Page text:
Christopher ends up working in a top-secret communications vault where he has access to CIA transmissions. He and his colleagues in the vault seem to spend more time loafing than actually doing their jobs. At the very least, their discipline is hardly up to snuff. That was pretty much how I was as a missionary, and is what led me to question what I was doing and go AWOL from Canada at the end of 1986. Christopher in the movie, on the other hand, sees CIA messages that make him question the morality of what he’s doing, and he, um, well … he gets his friend Daulton the coke dealer to sell the intelligence to the Soviets at their embassy in Mexico City.
Anyway. Things get out of control, of course, and Christopher and Daulton are soon in way over their heads. Their extreme incompetence as spies lands them in prison for a very, very long time. The end.
As for me, my incompetence as a criminal landed me in jail, too, albeit briefly. Watching The Falcon and the Snowman is, for me, eerily like peering into a parallel universe that feels like a place I could have ended up if not for a couple of lucky tosses of the dice.
(Eerie too because the young me looked a whole lot like the young Timothy Hutton, making it all too easy to see myself in his shoes. Same gangly frame, same thin face, same eyes and nose. When I was a missionary, my girlfriend thought the resemblance was so strong that she used to sign her letters “Debra Winger ”— in hindsight, maybe not the best portent. Ahem.)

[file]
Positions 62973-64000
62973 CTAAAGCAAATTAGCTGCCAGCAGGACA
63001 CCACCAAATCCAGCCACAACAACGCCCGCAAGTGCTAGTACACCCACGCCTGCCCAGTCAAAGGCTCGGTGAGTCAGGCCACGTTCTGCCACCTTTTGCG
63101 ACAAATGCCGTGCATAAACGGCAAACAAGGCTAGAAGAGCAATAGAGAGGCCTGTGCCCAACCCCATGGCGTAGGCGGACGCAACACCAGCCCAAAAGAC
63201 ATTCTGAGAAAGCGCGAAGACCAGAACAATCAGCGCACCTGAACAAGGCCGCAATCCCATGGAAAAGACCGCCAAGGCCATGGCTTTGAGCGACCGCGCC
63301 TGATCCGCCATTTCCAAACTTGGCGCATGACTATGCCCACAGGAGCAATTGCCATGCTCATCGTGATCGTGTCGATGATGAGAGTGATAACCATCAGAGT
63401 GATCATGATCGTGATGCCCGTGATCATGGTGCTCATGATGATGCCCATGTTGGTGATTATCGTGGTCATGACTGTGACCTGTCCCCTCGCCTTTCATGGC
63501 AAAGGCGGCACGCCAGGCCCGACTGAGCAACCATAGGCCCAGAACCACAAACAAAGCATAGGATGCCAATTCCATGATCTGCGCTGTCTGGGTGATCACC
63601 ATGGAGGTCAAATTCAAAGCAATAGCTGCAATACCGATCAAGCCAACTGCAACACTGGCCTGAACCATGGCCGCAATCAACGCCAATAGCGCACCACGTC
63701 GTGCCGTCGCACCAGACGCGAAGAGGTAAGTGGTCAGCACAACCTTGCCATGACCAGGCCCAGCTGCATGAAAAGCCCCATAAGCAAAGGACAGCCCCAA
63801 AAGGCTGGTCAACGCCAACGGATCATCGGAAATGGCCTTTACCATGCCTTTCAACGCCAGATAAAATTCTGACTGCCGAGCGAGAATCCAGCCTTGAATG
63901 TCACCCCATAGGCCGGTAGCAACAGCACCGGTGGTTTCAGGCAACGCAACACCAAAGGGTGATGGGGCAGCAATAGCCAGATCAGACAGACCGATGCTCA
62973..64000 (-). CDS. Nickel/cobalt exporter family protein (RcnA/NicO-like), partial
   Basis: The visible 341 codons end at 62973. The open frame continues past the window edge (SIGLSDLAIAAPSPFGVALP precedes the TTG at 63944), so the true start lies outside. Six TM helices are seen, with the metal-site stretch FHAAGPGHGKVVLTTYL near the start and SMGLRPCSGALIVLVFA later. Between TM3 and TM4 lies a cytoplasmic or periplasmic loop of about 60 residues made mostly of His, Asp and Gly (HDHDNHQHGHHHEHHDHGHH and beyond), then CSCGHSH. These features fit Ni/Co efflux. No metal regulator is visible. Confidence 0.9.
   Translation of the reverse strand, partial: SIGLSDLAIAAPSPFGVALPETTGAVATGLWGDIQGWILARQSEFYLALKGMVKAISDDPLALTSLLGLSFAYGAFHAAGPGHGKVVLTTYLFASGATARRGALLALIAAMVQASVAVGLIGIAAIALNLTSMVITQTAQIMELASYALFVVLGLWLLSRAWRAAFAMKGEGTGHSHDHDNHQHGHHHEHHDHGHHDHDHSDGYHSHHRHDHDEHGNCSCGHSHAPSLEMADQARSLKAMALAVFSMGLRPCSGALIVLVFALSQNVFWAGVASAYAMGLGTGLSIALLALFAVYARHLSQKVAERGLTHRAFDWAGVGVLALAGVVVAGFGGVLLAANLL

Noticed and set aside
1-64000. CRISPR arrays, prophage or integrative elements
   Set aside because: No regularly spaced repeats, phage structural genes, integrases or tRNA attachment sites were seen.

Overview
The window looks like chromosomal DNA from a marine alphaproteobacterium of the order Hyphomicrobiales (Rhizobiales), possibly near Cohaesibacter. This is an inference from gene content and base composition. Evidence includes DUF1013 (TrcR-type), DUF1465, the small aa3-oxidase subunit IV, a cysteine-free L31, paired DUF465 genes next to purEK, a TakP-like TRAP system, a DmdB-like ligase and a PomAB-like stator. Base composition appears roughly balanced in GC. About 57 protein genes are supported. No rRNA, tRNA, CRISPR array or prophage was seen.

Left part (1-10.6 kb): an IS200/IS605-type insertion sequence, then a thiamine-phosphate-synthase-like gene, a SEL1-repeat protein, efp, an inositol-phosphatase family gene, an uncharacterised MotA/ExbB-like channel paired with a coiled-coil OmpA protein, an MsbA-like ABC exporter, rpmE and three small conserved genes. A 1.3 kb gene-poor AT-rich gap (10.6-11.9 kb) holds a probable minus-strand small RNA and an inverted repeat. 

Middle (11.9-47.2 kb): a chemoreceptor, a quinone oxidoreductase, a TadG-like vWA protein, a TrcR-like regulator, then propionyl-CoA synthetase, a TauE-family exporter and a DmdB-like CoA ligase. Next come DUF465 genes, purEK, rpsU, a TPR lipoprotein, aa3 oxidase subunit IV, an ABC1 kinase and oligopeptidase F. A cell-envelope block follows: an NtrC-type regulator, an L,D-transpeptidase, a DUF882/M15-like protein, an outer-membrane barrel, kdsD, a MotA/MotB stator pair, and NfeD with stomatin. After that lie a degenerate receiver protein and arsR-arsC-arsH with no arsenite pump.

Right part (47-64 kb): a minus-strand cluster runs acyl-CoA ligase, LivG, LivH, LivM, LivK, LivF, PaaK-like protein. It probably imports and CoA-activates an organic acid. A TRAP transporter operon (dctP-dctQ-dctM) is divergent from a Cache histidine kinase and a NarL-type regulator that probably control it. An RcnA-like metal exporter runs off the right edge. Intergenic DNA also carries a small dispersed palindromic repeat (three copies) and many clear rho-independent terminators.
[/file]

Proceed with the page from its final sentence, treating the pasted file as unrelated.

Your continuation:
Daulton Lee was not paroled until 1998 (after which he became a personal assistant to Sean Penn, who had played him in the movie). Christopher Boyce was very lucky to get parole in 2002. If I had spent a comparable amount of time behind bars, I would only have been released within the past few years. My life would be completely different.
The Falcon and the Snowman is more than just a movie. It’s a brutal reminder that, if our lives are comfortable and uneventful, it’s only chance that makes it so. Even with the best intentions, one wrong decision can trigger a catastrophic seismic shift.
And while I can’t exactly sympathize with a traitor and bank robber like Christopher Boyce, I can’t exactly not sympathize either. ∅
For Further Reading
The Falcon and the Snowman: A True Story of Friendship and Espionage by Robert Lindsey
American Sons: The Untold Story of the Falcon and the Snowman by Christopher Boyce, Cait Boyce & Vince Font
And of course, my memoir, The Accidental Terrorist: Confessions of a Reluctant Missionary, is available from all the usual sources online, though I would encourage you to order it either from your local independent bookstore or from Bookshop.org.